And Then There Was No One, By Gilbert Adair

Gilbert Adair found his true calling with his trilogy of Agatha Christie knock-offs involving the lesbian novelist Evadne Mount. They are, in varying degrees, pastiche, tribute and form-fiddling self-indulgence.

Our Sapphic sleuth's swansong is so postmodern that she harangues Adair himself while the action careens around a Sherlock Holmes festival staged at the Reichenbach Falls. Adair jumps forward to 2011 from the 1930s setting of the previous outing, A Mysterious Affair of Style, and in the first of many detours from reality, allows no one the indignity of ageing.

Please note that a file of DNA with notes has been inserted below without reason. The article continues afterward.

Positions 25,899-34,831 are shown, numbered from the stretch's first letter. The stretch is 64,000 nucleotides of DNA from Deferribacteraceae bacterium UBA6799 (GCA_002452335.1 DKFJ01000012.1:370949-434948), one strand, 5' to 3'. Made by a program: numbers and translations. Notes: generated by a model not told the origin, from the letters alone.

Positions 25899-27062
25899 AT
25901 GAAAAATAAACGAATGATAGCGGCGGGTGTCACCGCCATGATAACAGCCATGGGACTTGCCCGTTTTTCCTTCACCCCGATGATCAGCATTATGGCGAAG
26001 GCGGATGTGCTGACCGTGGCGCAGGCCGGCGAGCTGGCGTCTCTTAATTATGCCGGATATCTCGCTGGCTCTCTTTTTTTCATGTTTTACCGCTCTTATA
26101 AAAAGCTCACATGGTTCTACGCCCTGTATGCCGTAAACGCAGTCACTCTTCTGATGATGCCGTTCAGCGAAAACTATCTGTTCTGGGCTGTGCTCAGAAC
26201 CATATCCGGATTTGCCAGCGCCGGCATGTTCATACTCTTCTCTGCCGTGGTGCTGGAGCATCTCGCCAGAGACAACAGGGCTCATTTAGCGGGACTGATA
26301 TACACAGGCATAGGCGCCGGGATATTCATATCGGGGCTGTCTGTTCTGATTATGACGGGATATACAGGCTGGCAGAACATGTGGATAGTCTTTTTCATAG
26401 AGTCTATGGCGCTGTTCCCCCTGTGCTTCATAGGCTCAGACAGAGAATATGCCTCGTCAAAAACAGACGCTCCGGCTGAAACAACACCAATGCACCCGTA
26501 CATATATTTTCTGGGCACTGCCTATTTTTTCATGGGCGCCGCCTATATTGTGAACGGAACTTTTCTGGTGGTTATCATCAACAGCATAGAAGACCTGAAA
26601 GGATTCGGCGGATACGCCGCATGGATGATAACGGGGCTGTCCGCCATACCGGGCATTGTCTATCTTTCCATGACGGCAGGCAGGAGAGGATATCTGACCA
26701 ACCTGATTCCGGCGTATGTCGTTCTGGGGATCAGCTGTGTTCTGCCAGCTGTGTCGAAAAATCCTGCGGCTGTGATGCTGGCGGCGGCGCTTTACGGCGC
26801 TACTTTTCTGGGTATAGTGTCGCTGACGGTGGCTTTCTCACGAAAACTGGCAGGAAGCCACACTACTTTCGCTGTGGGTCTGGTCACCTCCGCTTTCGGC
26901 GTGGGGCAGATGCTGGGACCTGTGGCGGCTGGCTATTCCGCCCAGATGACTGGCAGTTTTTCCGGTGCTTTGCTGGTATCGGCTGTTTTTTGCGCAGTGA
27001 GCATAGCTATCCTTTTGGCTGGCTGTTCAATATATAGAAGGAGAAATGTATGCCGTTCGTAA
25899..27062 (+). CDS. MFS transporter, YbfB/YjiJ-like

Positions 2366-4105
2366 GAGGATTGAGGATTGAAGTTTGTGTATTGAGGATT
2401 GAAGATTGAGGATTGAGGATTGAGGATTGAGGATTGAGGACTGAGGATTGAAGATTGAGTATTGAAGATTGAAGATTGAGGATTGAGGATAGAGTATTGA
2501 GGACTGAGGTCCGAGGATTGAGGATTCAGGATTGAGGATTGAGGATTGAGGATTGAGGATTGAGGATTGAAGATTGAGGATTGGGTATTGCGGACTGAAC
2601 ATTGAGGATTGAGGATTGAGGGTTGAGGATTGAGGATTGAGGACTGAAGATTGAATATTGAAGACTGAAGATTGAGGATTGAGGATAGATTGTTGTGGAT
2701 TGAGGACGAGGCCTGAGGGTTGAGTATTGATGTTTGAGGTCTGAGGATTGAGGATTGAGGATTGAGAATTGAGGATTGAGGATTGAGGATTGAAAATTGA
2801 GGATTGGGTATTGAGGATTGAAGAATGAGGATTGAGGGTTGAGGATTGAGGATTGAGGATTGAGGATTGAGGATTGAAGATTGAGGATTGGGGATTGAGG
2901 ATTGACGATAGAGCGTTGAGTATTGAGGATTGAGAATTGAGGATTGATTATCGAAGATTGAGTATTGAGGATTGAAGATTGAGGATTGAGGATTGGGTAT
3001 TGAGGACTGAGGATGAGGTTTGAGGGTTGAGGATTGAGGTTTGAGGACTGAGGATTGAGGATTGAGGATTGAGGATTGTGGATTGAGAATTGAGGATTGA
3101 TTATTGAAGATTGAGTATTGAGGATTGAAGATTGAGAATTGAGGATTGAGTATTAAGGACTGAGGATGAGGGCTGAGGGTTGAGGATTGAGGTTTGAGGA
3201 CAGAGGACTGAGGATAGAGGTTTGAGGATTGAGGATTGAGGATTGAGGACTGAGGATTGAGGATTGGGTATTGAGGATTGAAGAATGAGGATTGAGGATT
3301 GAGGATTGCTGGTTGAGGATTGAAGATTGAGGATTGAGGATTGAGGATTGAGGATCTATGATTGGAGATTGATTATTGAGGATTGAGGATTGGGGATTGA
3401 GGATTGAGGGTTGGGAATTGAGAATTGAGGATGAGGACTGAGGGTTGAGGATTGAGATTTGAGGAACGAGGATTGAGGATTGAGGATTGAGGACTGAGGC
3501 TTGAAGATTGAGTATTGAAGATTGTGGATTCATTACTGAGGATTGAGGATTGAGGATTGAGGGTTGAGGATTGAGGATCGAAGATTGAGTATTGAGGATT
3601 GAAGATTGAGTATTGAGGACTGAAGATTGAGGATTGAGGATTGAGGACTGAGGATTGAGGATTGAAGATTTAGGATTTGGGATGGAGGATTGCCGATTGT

Just how much you enjoy this book depends on your capacity for ingesting the riffs of an inveterate clever-clog as he nods and winks his way through a catalogue of movie and literary references. Adair is a writer who has always worn his intellectualism heavily. Yet the Mount escapades make for guilty pleasure, told with the gusto of a great uncle who realises he's pushed a yarn to the point of incredulity, then tips back the brandy and continues.